Republican Support Trending Up?
The percentage of Americans identifying as Republican has increased while support for Democrats has dropped off, Rasmussen reports.
The number of Americans who consider themselves to be Republicans jumped nearly two percentage points in December to 34.2%. That’s the largest market share for the Republican brand in nearly two years, since January 2006 (see history from January 2004 to present).
At the same time, the number of Democrats fell to 36.3%. That’s down a point compared to a month ago. During 2007, the number of Democrats has ranged from a low of 35.9% in July to a high of 37.8% in February.
These results are based upon tracking surveys of 15,000 adults per month. The margin of sampling error is less than one percentage point, with a 95% level of confidence. Please keep in mind that figures reported in this article are for all adults, not Likely Voters.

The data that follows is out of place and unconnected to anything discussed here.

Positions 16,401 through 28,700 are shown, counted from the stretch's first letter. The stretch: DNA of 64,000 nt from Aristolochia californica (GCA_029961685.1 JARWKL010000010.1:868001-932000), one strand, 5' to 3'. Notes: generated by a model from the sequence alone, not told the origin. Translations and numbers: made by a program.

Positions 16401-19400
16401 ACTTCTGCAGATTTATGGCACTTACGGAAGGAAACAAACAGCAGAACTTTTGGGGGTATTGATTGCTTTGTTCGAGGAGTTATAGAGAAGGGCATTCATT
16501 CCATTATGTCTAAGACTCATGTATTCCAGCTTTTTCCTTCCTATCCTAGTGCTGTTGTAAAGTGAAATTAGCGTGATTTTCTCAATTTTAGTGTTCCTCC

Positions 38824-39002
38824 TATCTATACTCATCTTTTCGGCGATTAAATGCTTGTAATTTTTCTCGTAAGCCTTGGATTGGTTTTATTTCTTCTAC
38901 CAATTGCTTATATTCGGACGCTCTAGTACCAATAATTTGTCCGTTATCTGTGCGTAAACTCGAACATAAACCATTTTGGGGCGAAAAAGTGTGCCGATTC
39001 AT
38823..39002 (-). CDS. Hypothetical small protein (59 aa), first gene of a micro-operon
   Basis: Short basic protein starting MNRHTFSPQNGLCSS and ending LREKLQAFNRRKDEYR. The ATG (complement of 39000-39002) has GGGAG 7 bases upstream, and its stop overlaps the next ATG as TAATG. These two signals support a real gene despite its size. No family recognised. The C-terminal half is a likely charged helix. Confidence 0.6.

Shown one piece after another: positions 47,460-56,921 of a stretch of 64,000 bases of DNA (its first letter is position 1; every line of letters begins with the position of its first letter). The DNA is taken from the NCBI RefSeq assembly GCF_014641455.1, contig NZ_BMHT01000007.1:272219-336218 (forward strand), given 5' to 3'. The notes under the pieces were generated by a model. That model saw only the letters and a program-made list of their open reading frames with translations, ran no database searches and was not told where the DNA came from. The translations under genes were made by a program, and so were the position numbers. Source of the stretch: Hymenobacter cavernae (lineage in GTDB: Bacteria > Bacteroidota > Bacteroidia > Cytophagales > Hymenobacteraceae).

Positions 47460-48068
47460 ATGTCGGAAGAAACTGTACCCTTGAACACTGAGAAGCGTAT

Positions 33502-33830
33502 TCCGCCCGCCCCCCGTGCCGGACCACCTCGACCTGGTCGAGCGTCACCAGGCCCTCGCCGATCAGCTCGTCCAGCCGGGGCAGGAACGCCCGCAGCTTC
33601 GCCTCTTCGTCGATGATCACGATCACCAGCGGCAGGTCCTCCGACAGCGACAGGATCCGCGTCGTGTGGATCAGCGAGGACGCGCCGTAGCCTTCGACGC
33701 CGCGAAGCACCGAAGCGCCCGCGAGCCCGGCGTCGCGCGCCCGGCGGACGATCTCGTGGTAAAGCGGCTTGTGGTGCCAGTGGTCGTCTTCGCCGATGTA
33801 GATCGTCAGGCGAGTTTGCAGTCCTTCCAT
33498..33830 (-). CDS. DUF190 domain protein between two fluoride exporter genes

Ed Morrissey thinks these trends reflect public dissatisfaction with the job the Democrats in Congress, particularly Speaker Pelosi, have done, along with a sense that the Democratic presidential field is not ready for prime time. Betsy Newmark credits Congressional Republicans having seen the error of their ways after their 2006 midterm defeat.
While I think these points have some merit — along with the simple fact that Democrats, with control of Congress, now have to actually participate in governing rather than simply blaming everything that goes wrong on the Republicans — – these movements are small and I would be cautious about reading too much into them. I also wouldn’t read much into the Adults/Likely Voters distinction in this particular type of survey, since it’s tracking attitude rather than attempting to predict behavior.
The real news seems to be the amazing consistency of party identification. Indeed, given that Republicans are slightly more likely to vote than Democrats, this would seem to reinforce the longer-term trend toward a “50-50” electorate.